Three Ouachita Baptist University students were among those honored at the fifth annual Central Arkansas Undergraduate Summer Research Symposium held July 20 at the University of Arkansas for Medical Sciences.
The symposium attracted a total of 114 undergraduate researchers from 15 colleges and universities across Arkansas as well as18 colleges and universities from 14 other states. Ouachita had the largest undergraduate representation with 22 students.
Tyler White, a senior biology major from Biscoe, Ark., won second place among 92 posters presented. Two Ouachita students, Camden Dwelle, a senior biology, chemistry and mathematics major from Arkadelphia, Ark., and Brett James, a senior biology major from Camden, Ark., were among 12 participants selected to make oral presentations based on their research abstract submissions.
“My project focused on a new method of treatment for triple-negative breast cancer called photodynamic therapy,” White explained. “This treatment method has the potential to be very target-specific and would leave the tissue surrounding the tumor relatively unharmed. This is due to a photodynamic agent, in my case a porphyrin, being injected into the body to be taken up by the cells. The beauty of this treatment method is that the agent will only become toxic when exposed to light. My main objective this summer was to test a variety of porphyrins to find which will have the best cell uptake and toxicity.
“I have had the wonderful opportunity to work under Dr. Tim Hayes this summer as a student of the Patterson Summer Research Program here at Ouachita,” White added. “Research allowed me to bring to life to what I read in textbooks. I finally opened my eyes to the broad picture of science that I had been missing for so long. Not only did I learn the importance of research, I learned the patience that it takes to conduct research.”
“Tyler has been a pleasure to work with. He’s self-motivated, he works hard and he’s done a good job, not just on the experiments that he’s doing, but also on understanding the larger context for those experiments,” said Dr. Hayes, associate professor of chemistry and holder of the E.A. Provine Chair of Chemistry. “While we worked together on preparing his poster for printing, he took it upon himself to make sure that he could explain it in layman’s terms as well as explain the technical details for those who were interested. I’m very proud of Tyler winning this award because it recognizes his taking ownership of this project since day one.”
Dwelle worked on his project with his faculty mentor Dr. Lori Hensley, the J.D. Patterson Professor of Biology. His presentation was titled “The Effect of Cannabinoid Treatment on CD99 Expression in Ewing’s Sarcoma.”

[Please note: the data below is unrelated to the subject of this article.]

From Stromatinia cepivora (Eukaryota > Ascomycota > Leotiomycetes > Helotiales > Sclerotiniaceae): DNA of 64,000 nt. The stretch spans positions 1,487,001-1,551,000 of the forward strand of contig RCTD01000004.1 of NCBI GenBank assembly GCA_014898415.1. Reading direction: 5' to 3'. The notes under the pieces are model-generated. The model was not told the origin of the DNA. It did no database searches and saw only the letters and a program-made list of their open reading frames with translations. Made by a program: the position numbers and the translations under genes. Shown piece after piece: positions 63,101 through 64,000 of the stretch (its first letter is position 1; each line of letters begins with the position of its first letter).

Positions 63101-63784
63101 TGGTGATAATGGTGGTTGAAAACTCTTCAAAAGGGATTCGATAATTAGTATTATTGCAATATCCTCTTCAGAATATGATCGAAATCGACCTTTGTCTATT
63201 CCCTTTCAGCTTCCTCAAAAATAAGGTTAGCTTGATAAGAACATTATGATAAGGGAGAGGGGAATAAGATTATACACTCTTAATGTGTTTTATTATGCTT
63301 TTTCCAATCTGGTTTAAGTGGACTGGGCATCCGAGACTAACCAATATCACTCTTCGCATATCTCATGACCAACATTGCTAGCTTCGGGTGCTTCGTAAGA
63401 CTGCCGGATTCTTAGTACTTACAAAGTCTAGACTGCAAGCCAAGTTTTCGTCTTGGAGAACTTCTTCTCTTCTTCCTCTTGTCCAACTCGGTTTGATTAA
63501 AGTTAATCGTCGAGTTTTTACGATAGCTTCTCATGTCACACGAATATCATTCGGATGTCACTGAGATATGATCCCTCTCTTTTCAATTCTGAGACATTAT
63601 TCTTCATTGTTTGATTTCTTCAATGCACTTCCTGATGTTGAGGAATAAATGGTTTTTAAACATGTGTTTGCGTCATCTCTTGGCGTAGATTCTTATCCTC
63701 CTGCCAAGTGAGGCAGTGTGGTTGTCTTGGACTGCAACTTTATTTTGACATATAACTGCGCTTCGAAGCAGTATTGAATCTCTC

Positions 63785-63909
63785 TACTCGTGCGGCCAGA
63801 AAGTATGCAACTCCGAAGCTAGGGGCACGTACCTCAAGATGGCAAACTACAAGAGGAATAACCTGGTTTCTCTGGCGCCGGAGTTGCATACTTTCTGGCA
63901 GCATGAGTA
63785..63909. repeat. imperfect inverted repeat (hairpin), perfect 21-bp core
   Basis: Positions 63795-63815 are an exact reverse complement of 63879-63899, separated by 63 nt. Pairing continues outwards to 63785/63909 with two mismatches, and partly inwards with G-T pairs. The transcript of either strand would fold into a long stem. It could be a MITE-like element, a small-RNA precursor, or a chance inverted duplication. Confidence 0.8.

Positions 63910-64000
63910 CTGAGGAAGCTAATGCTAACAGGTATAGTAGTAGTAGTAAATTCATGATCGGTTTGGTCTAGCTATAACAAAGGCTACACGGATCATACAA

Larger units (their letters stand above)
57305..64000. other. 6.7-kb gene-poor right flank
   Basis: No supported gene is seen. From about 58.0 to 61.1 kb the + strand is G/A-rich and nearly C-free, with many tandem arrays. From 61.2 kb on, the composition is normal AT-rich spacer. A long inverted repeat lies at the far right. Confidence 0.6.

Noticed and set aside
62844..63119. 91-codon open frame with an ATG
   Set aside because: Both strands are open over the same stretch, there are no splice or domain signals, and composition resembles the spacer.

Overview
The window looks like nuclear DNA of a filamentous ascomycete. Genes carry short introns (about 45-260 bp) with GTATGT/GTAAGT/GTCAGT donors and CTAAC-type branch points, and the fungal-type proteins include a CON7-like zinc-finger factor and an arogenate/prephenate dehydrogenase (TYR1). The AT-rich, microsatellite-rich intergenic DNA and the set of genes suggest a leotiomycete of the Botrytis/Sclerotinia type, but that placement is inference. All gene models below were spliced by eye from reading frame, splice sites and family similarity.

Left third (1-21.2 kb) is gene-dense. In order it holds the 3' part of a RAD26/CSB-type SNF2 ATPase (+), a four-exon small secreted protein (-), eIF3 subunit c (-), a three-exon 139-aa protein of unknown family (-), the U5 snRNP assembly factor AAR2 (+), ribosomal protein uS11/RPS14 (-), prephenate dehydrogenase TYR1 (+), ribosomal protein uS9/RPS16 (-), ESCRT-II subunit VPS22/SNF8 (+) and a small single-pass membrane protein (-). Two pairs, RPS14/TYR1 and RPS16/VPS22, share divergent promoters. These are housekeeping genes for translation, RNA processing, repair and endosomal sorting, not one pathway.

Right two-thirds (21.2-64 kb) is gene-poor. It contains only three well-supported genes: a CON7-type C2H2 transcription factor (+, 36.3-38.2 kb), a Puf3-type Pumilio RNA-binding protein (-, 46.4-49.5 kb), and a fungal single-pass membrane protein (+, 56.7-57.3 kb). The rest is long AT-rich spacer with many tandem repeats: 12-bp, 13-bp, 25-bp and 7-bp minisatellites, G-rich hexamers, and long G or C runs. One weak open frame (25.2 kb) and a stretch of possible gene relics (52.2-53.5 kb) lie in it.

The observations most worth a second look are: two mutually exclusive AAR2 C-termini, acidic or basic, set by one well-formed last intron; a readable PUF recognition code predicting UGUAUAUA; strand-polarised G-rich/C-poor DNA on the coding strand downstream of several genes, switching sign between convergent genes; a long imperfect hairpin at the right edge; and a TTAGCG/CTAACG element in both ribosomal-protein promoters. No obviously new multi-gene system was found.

“Ewing’s sarcoma (ES) is a common pediatric bone cancer with a low survival rate of 30 percent,” Dwelle said. “It has proven difficult to treat due to its high rate of metastasis, so new treatment options are necessary. Our lab looks into the effect of non-psychoactive cannabinoids such as ajulemic acid on the ES tumors.”
Affirming the opportunity “to speak in front of a large crowd in a professional study,” Dwelle said, “It was also great to take the time to put all of my work together from the whole summer into a compressed presentation that clearly explained what I did and what my results were. I also appreciated being able to network with other students and professors and seeing all the various fields that people are researching at the moment.”
James presented his research on “CYP2C9 and the Mutations that Affect Oxidation Efficiency.” He worked with faculty mentor Dr. Marty Perry, the Nell I. Mondy Professor of Chemistry.
“The basis of this research focuses on the study of CYP2C9, an enzyme found in the liver. This enzyme metabolizes NASIDs (non-steroidal anti-inflammatory drugs) such as Ibuprofen,” James explained. Researching how mutations of the protein affected interaction with various drugs, he added, “The study I engaged in is at the forefront of a line of potential research to learn how these mutations could affect oxidation efficiency.
“I was honored to share my findings with various undergraduates and professors across the state at UAMS,” James said. “I believe research is an important part of healthcare as it provides solutions for the improvements that can be made in the field.”
According to Dr. Perry, “Our students’ strong communication skills and passion for research are a testament to their own individual talents as well as the collective efforts of all Ouachita faculty who mentor and instruct them.
“It is a privilege to work with these outstanding students,” he emphasized. “They all represented Ouachita well.”
By Trennis Henderson, OBU Vice President for Communications